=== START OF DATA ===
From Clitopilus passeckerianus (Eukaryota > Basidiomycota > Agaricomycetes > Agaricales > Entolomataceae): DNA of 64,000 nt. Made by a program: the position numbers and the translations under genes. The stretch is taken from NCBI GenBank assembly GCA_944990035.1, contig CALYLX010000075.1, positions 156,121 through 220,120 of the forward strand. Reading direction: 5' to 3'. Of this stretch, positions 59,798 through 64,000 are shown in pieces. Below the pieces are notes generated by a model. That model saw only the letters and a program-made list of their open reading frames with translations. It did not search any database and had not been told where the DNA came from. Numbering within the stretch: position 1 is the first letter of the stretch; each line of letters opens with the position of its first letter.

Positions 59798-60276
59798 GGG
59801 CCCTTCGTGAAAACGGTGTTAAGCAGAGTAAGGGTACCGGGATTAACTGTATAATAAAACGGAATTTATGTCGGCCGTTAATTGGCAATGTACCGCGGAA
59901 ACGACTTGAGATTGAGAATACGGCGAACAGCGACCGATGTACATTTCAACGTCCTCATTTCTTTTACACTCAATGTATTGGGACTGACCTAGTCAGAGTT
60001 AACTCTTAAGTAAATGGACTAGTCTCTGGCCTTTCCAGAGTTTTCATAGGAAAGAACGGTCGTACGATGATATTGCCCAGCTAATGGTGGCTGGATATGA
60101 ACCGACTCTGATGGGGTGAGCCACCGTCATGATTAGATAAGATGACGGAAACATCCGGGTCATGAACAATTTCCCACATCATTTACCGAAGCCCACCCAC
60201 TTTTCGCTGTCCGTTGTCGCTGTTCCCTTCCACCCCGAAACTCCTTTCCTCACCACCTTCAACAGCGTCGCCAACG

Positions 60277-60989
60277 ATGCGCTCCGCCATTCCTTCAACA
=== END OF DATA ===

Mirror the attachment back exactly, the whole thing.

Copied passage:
From Clitopilus passeckerianus (Eukaryota > Basidiomycota > Agaricomycetes > Agaricales > Entolomataceae): DNA of 64,000 nt. Made by a program: the position numbers and the translations under genes. The stretch is taken from NCBI GenBank assembly GCA_944990035.1, contig CALYLX010000075.1, positions 156,121 through 220,120 of the forward strand. Reading direction: 5' to 3'. Of this stretch, positions 59,798 through 64,000 are shown in pieces. Below the pieces are notes generated by a model. That model saw only the letters and a program-made list of their open reading frames with translations. It did not search any database and had not been told where the DNA came from. Numbering within the stretch: position 1 is the first letter of the stretch; each line of letters opens with the position of its first letter.

Positions 59798-60276
59798 GGG
59801 CCCTTCGTGAAAACGGTGTTAAGCAGAGTAAGGGTACCGGGATTAACTGTATAATAAAACGGAATTTATGTCGGCCGTTAATTGGCAATGTACCGCGGAA
59901 ACGACTTGAGATTGAGAATACGGCGAACAGCGACCGATGTACATTTCAACGTCCTCATTTCTTTTACACTCAATGTATTGGGACTGACCTAGTCAGAGTT
60001 AACTCTTAAGTAAATGGACTAGTCTCTGGCCTTTCCAGAGTTTTCATAGGAAAGAACGGTCGTACGATGATATTGCCCAGCTAATGGTGGCTGGATATGA
60101 ACCGACTCTGATGGGGTGAGCCACCGTCATGATTAGATAAGATGACGGAAACATCCGGGTCATGAACAATTTCCCACATCATTTACCGAAGCCCACCCAC
60201 TTTTCGCTGTCCGTTGTCGCTGTTCCCTTCCACCCCGAAACTCCTTTCCTCACCACCTTCAACAGCGTCGCCAACG

Positions 60277-60989
60277 ATGCGCTCCGCCATTCCTTCAACA